My child is going to be in your class . . . well maybe not my actual child, but a child like mine.

I need your help. As you prepare for the new school year, I know you will be immersed in school supplies, paperwork, and all-the-teeny-tiny-details of the back to school rush; but I am hoping you do something that will far outweigh all these detail things.

I hope you talk to your kid about my kid.

Tell them their classroom might have a child who looks different; they might have a missing leg, or a missing ear, or medical equipment. There might be a child in a wheelchair or wearing braces on their legs, or even wearing a prosthetic. Tell your child this is not scary, and that all children need friends to play with.

Different is beautiful.

Tell them their school will have children that act differently. This might look like loud noises, or hand flapping, or just being quiet and never talking. Explain to your child that their brain works differently, and they would love a friend who learned to hear what they were trying to say.

Different is beautiful.

Let your child know there will be children of different colors and abilities. There will be kids with different kinds of families and homes. This is a beautiful thing because differences make the world interesting and amazing.

Most importantly, let your child know that my child is hoping and praying for a friend. My child is nervous and scared about all-the-things that make school hard, and he has the added piece of looking and acting a bit different. But inside, he is every bit the same as your child.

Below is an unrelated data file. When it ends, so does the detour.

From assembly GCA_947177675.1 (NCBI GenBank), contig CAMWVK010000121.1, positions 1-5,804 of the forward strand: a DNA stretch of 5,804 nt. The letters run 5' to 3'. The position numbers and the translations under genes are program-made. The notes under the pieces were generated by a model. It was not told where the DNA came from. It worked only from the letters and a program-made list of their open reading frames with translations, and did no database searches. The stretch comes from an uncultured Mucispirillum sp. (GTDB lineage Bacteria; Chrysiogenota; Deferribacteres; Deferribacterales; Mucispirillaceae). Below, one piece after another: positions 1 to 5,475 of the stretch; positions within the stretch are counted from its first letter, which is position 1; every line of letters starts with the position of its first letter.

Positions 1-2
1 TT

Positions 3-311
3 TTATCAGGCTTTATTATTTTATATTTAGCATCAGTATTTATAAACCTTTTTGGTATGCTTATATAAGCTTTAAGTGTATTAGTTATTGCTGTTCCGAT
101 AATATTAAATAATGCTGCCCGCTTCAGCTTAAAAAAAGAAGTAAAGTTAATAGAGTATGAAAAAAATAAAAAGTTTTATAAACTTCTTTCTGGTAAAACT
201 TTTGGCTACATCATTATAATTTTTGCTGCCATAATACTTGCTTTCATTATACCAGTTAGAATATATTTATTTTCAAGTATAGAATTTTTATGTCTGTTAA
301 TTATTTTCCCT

Inside, my child hopes that your child will be his friend this year. Because when he sat in my lap this week he quietly whispered, “I hope kids are nice at my new school”.

This post originally appeared on the author’s Facebook page


Stacey Gagnon

Stacey Gagnon is a passionate advocate for children in the areas of special needs, adoption and foster care. As a professional nurse, educator, author and speaker, Stacey has committed her life to bringing an informed voice to raise awareness, training and support for children in crisis and to those charged with their care. Mrs. Gagnon currently acts as Director of Trauma Lens Care where she provides training on trauma, substance abuse, and ACE’s in schools, jails, and public forums. Embodying her beliefs, Stacey is a mother of 7 children, 5 of which are adopted. Her critical work has resulted in the co-founding of Lost Sparrows, a non-profit that provides education and training to social service officials, government administration, and caregivers working with children in Eastern European orphanages and foster care.